• Solomon Islands!

    Solomon Islands: Looking up at palm trees. Go Now!

    Solomon Islands
    This Melanesian country is best known for its many islands and beaches... and this natural landscape (pictured) is why most people go. Don't miss out on the unique Melanesian culture and foods though! Begin Your Journey!

  • Tonga!

    Tonga: Coastline. Go Now!

    The heart of Polynesian culture is rooted in Tonga, but most visitors just come for the natural beauty. Explore Tonga!

  • Vanuatu!

    Vanuatu: Jetty into the ocean. Go Now!

    Picturesque serenity is a good way to describe Vanuatu, but the culture offers much more, including the inspiration for bungee jumping, which remains a rite of passage for young men. Explore Vanuatu!

  • Palau!

    Palau: "70 Islands!" Go Now!

    Few people have even heard of this small Micronesian country, but those who have often return with stories of beauty unmatched elsewhere, such as view of the "70 Islands" (pictured). Go Now!

  • Explore the: Federated States of Micronesia!

    Federated States of Micronesia: Overlooking some islands. Go Now!

    Federated States of Micronesia
    This diverse country stretches for thousands of miles and has the diversity to prove it, including the people from Chuuk, Pohnpei, and Yap among others. Begin Your Journey!

  • Samoa!

    Samoa: A traditional home. Go Now!

    Among the most famous of the South Pacific's many countries, Samoa sits in the heart of Polynesia and has a culture to match. Begin Your Journey!

Architecture of Palau

Historical architecture in Palau is nearly limited to housing, which was, and still often is made of wood. The houses tend to be very simple in design and layout with wood supports and a roof covered with leaves all with little to no decoration or individual style. Most villages were also home to a meeting house, which tends to be similar to individual houses, but on a slightly larger scale.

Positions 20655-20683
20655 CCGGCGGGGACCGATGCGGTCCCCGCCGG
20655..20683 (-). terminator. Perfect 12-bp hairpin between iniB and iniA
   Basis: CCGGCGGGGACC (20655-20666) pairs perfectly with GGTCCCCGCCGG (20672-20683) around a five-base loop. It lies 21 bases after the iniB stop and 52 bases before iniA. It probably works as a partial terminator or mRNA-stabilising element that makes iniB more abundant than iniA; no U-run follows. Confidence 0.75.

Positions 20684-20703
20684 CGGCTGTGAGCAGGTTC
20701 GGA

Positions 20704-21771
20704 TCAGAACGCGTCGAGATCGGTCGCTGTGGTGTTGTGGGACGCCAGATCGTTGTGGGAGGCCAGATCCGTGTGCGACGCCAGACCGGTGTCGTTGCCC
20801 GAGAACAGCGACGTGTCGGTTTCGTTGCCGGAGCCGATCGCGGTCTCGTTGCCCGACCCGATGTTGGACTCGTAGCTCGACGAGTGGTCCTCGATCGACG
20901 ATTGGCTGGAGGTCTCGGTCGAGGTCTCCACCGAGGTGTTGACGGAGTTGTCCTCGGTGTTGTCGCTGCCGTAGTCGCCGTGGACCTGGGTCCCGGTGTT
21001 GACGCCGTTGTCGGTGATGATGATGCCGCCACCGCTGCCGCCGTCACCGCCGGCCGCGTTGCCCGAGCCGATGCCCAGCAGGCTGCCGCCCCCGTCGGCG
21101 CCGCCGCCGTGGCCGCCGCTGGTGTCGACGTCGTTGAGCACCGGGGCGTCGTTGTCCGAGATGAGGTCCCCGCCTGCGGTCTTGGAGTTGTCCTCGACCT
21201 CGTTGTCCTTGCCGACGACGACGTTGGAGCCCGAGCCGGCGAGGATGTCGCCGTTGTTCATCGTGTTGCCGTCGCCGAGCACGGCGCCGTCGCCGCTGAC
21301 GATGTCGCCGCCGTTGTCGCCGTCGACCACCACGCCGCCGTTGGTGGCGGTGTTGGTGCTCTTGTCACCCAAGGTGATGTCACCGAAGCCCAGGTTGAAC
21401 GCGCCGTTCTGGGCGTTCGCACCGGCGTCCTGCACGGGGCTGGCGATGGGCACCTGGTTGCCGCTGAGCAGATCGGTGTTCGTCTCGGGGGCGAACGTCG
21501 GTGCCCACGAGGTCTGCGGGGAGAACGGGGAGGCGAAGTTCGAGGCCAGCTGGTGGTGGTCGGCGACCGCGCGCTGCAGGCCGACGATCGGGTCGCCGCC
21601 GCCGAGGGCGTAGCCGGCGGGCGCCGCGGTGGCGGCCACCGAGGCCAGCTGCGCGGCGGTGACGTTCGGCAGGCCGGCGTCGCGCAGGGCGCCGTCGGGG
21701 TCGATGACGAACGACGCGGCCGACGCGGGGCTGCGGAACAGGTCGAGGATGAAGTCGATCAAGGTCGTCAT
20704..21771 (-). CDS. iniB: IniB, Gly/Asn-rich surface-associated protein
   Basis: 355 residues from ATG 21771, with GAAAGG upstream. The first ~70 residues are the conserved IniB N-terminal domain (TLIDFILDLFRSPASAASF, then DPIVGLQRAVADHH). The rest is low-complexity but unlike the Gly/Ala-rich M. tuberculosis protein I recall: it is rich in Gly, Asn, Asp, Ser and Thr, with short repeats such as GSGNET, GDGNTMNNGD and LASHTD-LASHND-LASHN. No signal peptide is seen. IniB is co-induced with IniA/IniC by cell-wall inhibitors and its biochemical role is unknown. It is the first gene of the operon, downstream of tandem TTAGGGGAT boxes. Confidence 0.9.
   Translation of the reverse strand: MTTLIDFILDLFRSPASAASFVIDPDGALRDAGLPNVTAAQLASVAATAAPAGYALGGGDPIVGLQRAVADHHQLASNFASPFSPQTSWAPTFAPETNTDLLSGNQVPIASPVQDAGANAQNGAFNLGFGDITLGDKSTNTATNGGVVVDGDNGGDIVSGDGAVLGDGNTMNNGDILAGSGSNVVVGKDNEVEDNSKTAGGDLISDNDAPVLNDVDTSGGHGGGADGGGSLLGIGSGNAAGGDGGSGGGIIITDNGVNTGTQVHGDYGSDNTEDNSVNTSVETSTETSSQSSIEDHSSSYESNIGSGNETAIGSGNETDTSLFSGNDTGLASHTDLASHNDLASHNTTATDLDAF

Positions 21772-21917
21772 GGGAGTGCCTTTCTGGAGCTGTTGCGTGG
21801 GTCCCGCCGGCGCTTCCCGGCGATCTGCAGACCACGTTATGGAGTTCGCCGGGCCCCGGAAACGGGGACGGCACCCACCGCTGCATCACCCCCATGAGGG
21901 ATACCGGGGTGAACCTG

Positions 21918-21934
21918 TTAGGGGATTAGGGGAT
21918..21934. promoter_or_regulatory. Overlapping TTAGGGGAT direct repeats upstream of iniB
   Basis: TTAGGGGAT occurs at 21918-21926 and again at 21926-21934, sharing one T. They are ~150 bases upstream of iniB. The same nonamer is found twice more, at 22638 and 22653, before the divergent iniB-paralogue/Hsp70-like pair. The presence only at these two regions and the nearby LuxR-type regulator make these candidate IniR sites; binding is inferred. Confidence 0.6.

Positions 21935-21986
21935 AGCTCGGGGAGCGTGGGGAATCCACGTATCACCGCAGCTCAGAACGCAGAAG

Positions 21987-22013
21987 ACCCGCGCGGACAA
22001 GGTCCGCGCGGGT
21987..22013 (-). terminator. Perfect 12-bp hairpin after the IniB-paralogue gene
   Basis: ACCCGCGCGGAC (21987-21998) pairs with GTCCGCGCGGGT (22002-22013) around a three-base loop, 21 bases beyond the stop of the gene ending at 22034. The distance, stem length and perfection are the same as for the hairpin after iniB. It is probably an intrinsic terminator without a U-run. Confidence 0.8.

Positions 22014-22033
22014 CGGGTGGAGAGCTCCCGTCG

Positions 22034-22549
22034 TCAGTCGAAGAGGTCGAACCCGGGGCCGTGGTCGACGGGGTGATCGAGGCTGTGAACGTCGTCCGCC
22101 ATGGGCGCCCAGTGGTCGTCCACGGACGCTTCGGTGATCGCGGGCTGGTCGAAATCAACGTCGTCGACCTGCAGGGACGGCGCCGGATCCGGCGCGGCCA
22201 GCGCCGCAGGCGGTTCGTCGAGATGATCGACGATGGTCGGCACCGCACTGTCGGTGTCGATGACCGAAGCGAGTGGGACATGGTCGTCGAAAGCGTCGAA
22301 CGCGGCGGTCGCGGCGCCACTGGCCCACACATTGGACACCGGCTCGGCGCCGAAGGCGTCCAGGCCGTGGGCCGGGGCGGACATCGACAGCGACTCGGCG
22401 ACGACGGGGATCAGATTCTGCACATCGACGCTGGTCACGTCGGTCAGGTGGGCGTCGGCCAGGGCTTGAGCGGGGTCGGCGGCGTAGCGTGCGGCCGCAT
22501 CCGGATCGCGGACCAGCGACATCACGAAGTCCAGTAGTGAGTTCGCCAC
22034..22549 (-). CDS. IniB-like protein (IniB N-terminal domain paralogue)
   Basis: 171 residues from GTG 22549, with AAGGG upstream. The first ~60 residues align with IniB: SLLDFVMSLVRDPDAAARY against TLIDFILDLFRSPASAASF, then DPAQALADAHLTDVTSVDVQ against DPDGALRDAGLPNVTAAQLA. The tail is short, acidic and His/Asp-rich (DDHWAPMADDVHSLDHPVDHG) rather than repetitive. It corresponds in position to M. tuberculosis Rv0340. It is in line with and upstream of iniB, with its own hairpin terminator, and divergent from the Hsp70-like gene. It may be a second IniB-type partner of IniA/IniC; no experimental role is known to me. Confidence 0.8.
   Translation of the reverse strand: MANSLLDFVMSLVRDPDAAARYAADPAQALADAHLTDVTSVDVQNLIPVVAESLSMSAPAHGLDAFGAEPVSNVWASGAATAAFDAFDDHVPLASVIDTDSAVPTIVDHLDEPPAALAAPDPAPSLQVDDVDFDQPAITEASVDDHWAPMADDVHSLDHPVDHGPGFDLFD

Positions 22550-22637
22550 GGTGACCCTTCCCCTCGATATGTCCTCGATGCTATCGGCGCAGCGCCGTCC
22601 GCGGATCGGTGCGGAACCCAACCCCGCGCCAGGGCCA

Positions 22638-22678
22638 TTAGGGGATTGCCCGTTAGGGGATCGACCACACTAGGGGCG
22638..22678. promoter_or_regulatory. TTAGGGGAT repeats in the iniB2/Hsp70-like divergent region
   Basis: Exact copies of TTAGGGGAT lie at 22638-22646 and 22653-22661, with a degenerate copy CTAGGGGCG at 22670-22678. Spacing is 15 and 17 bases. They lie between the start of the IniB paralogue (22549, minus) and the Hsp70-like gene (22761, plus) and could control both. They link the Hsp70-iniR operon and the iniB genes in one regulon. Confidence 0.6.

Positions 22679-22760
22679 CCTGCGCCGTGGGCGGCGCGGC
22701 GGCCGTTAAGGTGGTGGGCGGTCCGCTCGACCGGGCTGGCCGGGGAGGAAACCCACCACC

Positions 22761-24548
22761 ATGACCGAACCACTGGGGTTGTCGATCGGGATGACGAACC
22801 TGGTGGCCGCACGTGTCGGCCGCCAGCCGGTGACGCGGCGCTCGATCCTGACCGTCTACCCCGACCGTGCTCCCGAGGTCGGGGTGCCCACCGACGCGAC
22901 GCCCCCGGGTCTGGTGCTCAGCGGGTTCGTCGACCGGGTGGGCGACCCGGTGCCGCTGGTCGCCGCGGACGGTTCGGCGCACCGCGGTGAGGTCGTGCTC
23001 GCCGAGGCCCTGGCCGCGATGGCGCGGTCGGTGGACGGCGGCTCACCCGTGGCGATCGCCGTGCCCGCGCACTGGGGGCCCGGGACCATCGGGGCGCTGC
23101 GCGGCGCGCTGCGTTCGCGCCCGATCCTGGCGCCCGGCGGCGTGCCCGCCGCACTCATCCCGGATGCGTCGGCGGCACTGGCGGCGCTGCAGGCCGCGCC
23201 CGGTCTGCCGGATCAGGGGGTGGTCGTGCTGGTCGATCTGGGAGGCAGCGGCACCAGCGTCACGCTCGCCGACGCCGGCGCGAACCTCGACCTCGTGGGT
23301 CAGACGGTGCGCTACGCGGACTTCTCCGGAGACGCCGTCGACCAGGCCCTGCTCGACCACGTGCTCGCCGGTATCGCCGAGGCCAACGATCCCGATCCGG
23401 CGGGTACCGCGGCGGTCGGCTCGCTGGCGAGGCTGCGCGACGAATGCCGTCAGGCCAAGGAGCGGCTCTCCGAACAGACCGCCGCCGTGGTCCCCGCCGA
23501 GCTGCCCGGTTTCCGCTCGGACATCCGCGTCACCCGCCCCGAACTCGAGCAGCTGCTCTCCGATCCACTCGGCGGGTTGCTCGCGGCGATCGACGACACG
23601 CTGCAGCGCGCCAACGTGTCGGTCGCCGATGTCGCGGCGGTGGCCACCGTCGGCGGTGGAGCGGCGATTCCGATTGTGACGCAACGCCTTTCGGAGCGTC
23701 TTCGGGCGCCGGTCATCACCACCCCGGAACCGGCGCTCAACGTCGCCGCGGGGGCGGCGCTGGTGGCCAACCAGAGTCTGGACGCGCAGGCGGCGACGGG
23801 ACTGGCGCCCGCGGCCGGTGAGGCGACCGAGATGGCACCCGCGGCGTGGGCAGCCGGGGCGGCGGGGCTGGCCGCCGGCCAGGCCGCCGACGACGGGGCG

With the arrival of the Europeans little changed in the way of architecture and style. New materials were introduced as were more efficient methods of construction. Although in the past buildings were primarily limited to housing, the Europeans introduced Christianity and churches, government buildings, and schools.

Today most people in Palau have abandoned traditionally housing (although they still exist in many areas, most commonly in rural areas). Wooden and cement houses dominate the country today, but they remain fairly simple with little decoration. They have also generally abandoned their traditional styled houses as today they are topped with sheet metal instead of leaves. The public buildings are also expanding as the capital of Melekeok has most of their government buildings in the Neo-Classical style.

This page was last updated: February, 2013